1. When was the play first performed?
2. Where was the play first performed?
At The Theatre, James Burgage’s playhouse in Shoreditch, north of London’s city walls.
3. How does this play fit into Shakespeare’s career?
Your word of the day: “tetralogy,” a set of four works. Shakespeare wrote two tetralogies based on English history. His first, when he was learning his craft, looks at the War of the Roses in the three parts of Henry VI and Richard III (the only one regularly staged). The second tetralogy—Richard II, the two parts of Henry IV, and Henry V, all four among the most admired of Shakespeare’s works—comes towards the middle of his career.
4. How is this play like Shakespeare’s other plays?
This is a sequel to Shakespeare’s blockbuster Henry IV, and Shakespeare looks out for the box office by picking up the narrative from where Part 1 leaves off and by giving Part 2 a structure that looks to be the twin of Part 1 as it switches back and forth from the world of royalty—the King, Prince Hal, the rebellious nobles—to the tavern life of Falstaff and his companions…
5. How is this play unlike Shakespeare’s other plays?
… BUT Shakespeare, who never behaves, tempts us to expect a serio-comic play like Henry IV, Part 1, that ends in a “Gunfight at the O.K. Corral” between Prince Hal and Hotspur. He gives us instead something deeper, a comic-serio play about the Prince and his two father figures, the King and Falstaff.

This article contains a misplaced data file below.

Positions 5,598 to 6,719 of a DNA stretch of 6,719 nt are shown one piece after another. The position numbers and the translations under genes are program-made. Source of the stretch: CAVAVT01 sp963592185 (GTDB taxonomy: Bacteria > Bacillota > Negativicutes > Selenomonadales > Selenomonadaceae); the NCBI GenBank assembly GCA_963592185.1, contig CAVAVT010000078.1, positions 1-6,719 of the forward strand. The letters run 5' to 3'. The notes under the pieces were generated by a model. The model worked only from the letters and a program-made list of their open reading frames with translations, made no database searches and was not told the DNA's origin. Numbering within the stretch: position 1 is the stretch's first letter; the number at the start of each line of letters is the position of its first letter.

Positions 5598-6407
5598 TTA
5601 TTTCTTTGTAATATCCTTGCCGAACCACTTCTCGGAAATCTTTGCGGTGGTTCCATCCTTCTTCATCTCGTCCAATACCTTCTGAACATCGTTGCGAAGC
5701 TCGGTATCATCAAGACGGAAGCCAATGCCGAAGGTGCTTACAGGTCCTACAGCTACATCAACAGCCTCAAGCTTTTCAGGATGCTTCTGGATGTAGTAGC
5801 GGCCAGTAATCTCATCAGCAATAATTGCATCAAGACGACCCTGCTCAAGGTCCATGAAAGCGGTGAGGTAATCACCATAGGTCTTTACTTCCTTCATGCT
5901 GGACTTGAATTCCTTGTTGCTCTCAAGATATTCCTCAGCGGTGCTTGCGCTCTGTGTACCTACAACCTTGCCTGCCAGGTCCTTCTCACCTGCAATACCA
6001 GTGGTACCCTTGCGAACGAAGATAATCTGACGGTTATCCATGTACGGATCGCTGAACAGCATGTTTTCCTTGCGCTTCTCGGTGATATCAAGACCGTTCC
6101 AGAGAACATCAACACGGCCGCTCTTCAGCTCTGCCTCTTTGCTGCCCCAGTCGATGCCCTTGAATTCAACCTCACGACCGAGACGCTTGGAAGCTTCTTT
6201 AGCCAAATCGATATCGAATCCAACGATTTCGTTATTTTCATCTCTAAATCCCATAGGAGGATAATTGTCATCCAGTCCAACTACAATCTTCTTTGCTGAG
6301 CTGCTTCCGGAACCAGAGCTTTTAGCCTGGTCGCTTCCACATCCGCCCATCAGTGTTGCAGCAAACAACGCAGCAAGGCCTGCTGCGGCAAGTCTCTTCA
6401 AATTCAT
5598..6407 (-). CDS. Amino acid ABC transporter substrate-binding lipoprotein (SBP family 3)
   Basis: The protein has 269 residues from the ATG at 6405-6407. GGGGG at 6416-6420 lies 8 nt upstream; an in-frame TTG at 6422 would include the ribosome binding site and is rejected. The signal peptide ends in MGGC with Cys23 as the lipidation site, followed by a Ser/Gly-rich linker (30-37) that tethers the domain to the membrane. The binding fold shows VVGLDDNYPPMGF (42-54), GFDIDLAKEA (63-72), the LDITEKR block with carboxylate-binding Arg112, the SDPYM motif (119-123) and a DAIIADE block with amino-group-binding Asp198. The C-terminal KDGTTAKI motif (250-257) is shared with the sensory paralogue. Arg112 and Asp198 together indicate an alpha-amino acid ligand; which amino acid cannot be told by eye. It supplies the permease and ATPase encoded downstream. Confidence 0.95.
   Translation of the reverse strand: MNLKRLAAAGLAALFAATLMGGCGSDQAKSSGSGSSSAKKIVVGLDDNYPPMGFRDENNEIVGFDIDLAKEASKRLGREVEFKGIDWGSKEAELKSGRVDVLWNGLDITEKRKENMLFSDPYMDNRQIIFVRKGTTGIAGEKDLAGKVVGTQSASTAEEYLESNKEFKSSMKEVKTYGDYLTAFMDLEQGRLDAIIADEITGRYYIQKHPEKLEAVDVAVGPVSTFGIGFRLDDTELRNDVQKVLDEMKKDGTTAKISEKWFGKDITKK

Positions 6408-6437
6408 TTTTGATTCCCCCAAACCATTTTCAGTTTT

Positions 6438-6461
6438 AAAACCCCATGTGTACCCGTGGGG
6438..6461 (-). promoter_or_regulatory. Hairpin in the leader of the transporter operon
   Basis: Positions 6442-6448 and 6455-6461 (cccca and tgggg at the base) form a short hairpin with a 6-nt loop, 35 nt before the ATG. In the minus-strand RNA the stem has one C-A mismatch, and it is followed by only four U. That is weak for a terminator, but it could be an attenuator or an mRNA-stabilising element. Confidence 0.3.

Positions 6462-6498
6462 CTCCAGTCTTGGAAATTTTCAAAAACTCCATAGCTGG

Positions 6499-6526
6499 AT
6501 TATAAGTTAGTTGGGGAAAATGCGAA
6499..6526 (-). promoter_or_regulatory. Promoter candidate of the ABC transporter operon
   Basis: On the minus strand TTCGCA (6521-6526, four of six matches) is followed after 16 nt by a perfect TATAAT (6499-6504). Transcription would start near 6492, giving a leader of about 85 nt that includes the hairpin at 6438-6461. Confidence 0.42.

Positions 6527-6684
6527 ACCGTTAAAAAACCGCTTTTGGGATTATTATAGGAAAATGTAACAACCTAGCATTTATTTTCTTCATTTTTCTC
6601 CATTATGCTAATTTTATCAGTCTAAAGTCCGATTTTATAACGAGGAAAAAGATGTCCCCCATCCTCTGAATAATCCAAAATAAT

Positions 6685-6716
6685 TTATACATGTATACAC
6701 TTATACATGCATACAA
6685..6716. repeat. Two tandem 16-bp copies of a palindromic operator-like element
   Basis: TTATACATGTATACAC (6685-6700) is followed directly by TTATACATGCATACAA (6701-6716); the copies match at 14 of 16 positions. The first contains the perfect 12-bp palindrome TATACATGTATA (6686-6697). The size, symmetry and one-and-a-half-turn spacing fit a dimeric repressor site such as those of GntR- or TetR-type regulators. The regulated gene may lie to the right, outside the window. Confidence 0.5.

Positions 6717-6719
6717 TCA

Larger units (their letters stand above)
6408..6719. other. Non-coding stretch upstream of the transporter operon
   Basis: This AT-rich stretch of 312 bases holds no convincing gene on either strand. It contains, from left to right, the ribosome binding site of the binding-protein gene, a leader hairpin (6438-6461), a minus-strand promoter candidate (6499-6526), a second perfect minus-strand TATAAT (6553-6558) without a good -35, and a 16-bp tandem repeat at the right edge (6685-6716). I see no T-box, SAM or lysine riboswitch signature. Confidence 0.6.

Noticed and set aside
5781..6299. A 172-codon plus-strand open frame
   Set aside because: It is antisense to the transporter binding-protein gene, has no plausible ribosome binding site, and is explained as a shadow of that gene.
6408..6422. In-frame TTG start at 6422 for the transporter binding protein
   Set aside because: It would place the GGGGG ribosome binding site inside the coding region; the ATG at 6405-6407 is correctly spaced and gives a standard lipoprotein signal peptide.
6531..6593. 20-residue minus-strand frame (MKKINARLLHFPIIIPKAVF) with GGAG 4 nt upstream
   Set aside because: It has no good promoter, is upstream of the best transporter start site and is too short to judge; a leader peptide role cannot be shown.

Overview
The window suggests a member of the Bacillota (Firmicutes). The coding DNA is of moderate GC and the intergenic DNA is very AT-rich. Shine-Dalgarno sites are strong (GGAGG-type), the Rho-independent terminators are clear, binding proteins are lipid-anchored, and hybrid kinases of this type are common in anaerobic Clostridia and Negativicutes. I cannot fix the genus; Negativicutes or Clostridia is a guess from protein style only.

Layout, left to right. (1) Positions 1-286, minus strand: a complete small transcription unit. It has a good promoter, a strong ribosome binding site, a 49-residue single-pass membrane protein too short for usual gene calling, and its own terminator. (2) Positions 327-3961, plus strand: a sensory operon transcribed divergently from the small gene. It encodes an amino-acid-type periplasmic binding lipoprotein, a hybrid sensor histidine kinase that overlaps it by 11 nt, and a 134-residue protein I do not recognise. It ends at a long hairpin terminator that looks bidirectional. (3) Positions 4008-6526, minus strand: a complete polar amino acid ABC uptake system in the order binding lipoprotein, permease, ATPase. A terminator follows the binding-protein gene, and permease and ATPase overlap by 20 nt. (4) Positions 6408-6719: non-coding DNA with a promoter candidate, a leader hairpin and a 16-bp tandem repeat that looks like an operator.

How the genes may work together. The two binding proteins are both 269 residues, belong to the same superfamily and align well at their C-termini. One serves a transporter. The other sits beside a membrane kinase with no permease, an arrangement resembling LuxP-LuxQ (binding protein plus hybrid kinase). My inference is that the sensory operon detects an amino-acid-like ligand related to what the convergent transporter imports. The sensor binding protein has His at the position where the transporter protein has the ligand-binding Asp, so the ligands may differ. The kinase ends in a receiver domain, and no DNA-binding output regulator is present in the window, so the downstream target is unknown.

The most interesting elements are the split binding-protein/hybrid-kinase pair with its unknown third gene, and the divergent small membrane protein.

6. What do scholars think about this play?
As many film critics rank
Godfather II above Godfather I, many Shakespeare scholars think that Henry IV, Part 2, may be even better than its predecessor. I am one of those many. It might also be the best play yet about a man growing old.
7. Are there any controversies surrounding the work?
None except academic squabbles about when exactly Shakespeare wrote this relative to The Merry Wives of Windsor, the other “Falstaff play.”
8. What characters should I especially look for?
Shakespeare introduces an unusual number of new characters near the middle of this play: Doll Tearsheet (Falstaff’s combative “whore”), Pistol (Falstaff’s outrageous “ensign”), and Justice Shallow (Falstaff’s prosperous “host” in Gloucestershire). All brighten and deepen the play.
9. What scene should I especially look for?
The final scene is perhaps Shakespeare’s most haunting, and Act Two, scene four, at the Boarshead Tavern, is perhaps his best.
10. What is the language like?
As fancy as calling a crown a “polished perturbation,” as simple as “I am old.”